Daily Archives: September 15, 2013


Movie Review: Amélie

Amélie, originally titled Le Fabuleux Destin d’Amélie Poulain in French, is a whimsical romantic comedy set in Montmartre, France starring Audrey Tautou and Mathieu Kassovitz. It follows the life of a shy and somewhat reclusive waitress who goes around trying to change the lives of those around her while attempting to deal with and understand her own self-imposed isolation from others. Amélie has won several awards including Best Film at the European Film Awards, four César awards, and two British Academy of Film and Television Arts awards. It is also still the highest grossing French-language film released in the United States.

Book Review: A Pebble in the Sky

Although Isaac Asimov’s A Pebble in the Sky may appear to be an everyday sort of science fiction novel, this short but poignant story is anything but. Set on Earth in the far distant future, this book is the story of an ordinary man in 1949 who is accidentally sent forward in time to a nearly unrecognizable Earth. In the future, the human race has expanded to inhabit more than 200 million planets, all of which are part of the Galactic Empire. Earth is regarded as an insignificant “pebble in the sky” and is ruled by an extremely strict religious sect. Under this theocracy, the people of Earth are subject to “the Sixty,” mandatory euthanasia for all people over the age of sixty. As it happens, this sect also has serious plans to overthrow the rest of the human race through the use of mass biological warfare.

The Stars Above Mines: Tips for a good stargazing experience

It has been astronomically tragic that for the past week the skies were clouded over on the Mines campus, which means now that the skies are clear, it is the perfect time to get re-acquainted with the stars. Stargazing is one of the easiest activities around, at a basic level there is no need for complicated instruments, arduous classes, and hours of travel to do. All a stargazer needs is a patch of sky and a bit of imagination to partake in an activity as old as humanity. Of course that doesn’t mean that there aren’t ways to make the experience better, but the fundamentals are there if the sky is open.

Club Spotlight: Judo Club

Frustrated students can throw fellow classmates on the floor in a controlled environment as a part of the Mines Judo club. Judo has been around for over a century with its origins in Japan. Judo manipulates the weight of one’s opponent, using it against them to throw the opponent to the ground in competition. As a martial art, Sensei Rich Mignogna considers Judo to be a great athletic endeavor in which size does not matter. Judo club president, Alex Golden, reasons that Judo is a sport where even the “smallest girl can throw the biggest, toughest, bouncer guy with the right technique.”


Geek of the Week: Paris Spinelli

Many of the geeks at Mines prefer to focus their nerd energies on specific areas such as science, gaming, computers, science fiction, or any number of stereotypical nerdy engineering interests. However, the population at Mines is nothing if not diverse and it is not difficult to find a geek that both holds to and breaks the stereotypes with great enthusiasm. Enter Paris Spinelli, a Mines Renaissance man. He is a wordsmith and an outdoorsman who finds himself equally fascinated with both the works of Shakespeare and classical works of fiction as he is with inter-molecular reactions and the quantum realm.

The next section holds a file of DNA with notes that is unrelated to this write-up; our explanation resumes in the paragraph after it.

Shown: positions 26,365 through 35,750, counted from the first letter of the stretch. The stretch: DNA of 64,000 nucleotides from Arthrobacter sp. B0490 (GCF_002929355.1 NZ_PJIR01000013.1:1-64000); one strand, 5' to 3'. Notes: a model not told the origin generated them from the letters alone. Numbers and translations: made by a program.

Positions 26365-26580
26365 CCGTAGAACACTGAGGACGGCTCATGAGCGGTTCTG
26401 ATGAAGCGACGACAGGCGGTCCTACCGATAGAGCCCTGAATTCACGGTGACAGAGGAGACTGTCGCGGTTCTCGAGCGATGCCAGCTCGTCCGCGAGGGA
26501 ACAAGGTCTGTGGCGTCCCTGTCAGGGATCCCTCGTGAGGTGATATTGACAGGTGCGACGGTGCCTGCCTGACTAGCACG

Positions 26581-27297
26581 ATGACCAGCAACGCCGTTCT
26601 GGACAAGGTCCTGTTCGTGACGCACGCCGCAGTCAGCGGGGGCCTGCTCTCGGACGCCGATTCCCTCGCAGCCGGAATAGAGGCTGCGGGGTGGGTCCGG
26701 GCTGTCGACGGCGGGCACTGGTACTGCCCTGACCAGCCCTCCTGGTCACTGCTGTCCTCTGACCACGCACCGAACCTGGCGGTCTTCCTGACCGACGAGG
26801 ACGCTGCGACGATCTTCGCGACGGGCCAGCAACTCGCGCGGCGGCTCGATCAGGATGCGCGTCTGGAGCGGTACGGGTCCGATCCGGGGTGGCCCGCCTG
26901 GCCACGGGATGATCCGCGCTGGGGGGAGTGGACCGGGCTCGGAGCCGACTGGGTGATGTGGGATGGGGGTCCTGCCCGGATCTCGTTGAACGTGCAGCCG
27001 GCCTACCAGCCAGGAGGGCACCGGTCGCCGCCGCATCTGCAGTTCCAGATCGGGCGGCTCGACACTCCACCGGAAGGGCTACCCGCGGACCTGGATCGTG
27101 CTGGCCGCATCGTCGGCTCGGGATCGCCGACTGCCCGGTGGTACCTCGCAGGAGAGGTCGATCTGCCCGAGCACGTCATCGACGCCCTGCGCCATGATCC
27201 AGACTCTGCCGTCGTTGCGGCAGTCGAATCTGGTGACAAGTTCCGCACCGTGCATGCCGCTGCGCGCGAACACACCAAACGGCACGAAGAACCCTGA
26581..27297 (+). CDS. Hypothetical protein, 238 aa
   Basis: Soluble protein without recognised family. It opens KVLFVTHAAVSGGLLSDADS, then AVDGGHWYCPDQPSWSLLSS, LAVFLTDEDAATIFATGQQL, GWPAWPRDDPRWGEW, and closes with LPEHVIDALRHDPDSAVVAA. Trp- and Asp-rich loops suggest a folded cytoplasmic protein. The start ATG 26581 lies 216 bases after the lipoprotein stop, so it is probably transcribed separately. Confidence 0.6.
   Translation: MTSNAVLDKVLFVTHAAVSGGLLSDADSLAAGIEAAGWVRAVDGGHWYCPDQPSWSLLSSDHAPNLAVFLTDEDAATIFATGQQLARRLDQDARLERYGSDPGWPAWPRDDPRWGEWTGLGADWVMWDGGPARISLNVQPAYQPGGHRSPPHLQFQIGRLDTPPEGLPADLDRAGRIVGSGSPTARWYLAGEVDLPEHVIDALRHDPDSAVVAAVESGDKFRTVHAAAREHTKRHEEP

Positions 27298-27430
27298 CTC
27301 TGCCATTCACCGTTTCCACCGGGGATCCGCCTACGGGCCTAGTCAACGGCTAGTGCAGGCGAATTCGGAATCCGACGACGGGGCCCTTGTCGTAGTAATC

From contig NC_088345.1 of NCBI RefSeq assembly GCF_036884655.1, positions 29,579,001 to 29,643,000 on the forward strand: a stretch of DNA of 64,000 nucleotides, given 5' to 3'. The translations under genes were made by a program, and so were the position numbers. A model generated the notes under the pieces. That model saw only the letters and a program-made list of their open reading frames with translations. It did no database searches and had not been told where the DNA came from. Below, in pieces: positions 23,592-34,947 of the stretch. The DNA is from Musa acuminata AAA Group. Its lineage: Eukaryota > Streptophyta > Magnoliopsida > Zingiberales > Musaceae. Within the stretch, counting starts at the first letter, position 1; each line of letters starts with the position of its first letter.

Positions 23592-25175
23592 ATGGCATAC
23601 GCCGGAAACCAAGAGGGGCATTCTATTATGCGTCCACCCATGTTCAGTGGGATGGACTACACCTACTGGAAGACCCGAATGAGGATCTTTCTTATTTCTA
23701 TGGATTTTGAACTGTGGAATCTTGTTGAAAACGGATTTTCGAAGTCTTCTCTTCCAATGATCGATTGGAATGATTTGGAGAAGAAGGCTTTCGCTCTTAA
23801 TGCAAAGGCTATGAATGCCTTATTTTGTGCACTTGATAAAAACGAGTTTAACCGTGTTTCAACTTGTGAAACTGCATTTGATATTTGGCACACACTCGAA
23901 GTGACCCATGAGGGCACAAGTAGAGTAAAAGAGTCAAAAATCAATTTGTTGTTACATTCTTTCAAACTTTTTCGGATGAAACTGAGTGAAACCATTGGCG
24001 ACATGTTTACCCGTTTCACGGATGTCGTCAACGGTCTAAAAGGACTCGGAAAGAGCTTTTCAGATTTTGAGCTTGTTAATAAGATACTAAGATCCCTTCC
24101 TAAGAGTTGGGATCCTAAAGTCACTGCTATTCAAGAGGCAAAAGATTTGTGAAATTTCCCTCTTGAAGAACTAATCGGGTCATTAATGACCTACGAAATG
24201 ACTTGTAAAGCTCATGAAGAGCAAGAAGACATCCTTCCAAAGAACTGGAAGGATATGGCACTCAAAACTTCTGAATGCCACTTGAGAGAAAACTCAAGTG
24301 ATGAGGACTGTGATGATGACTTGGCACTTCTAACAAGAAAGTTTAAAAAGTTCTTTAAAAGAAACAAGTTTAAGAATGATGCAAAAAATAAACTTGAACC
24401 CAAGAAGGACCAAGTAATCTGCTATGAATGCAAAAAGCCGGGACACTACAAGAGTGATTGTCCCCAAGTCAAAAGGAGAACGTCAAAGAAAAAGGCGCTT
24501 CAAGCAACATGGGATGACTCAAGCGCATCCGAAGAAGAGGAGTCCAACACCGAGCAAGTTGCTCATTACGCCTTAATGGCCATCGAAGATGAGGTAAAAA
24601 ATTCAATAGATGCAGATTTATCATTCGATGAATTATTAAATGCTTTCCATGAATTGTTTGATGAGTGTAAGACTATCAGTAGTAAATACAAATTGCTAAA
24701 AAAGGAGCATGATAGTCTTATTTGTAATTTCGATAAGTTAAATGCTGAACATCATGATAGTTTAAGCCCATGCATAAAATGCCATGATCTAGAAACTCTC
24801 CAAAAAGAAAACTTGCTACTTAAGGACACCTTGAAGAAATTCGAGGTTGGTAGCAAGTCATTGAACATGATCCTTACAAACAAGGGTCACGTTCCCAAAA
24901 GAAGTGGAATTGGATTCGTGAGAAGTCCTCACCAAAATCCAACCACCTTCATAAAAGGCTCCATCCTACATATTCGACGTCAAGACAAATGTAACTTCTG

A Hidden Campus Treasure

Beyond conventional resources, the Colorado School of Mines has a small set of off the beaten path collections and campus resources. While it is hardly small by any means, the Colorado School of Mines Geology Museum is more than just a stop for an Earth and Environmental Systems lab. The museum was started in 1874 by Arthur Lakes. It began as a small mineral collection that could be examined by prospectors and miners heading up to the gold rich hills to the west. In the 139 years since its establishment, the museum has had pieces displayed in the Chicago World’s Fair, it has hosted several moon rocks, and has moved from building to building to its current location in the General Research Lab on the northern edge of campus.

Game Review: Illuminati – Deluxe Edition

Illuminati : Deluxe Edition is the 1987 revamp of the Illuminati collectable trading card game. It was meant to be contained within a single box, to make play easier, as the game’s popularity was slipping and was already esoteric to the general public. The game is centered around controlling one of the secret societies that secretly rules the world including the Bavarian Illuminati, Gnomes of Zurich, or the Discordian Society to complete their assorted secretive goals and prevent anyone else from completing theirs.

Faculty Spotlight: Dr. Becky Lafrancois

Everyone remembers being the “new kid” and their first day walking into preschool, or maybe that first day after a big move. Sometimes it is tough being a newcomer in an unknown environment Dr. Becky Lafrancois, a Ph.D. in economics, is one of the newest addition to the Colorado School of Mines faculty and is in her first semester in teaching at Mines. As an economics professor coming to an engineering school such as Mines, there definitely will be some transitions for Dr. Lafrancois, but with eager-to-learn students, the transition will be smooth. Lafrancois had a few things to say about her experience teaching at CSM to The Oredigger.

Computer Talk

It was 1089698856 seconds since January 1st, 1970 (2004-07-12 18:07:36 for the user-friendly) according to the old 1985 AT&T PC7300, or using the Mac’s younger way of telling time, 111348456 seconds since January 1st, 2001, when the Mac sent a GET request to the 7300, asking the question every old computer dreads to hear: how are computers made?

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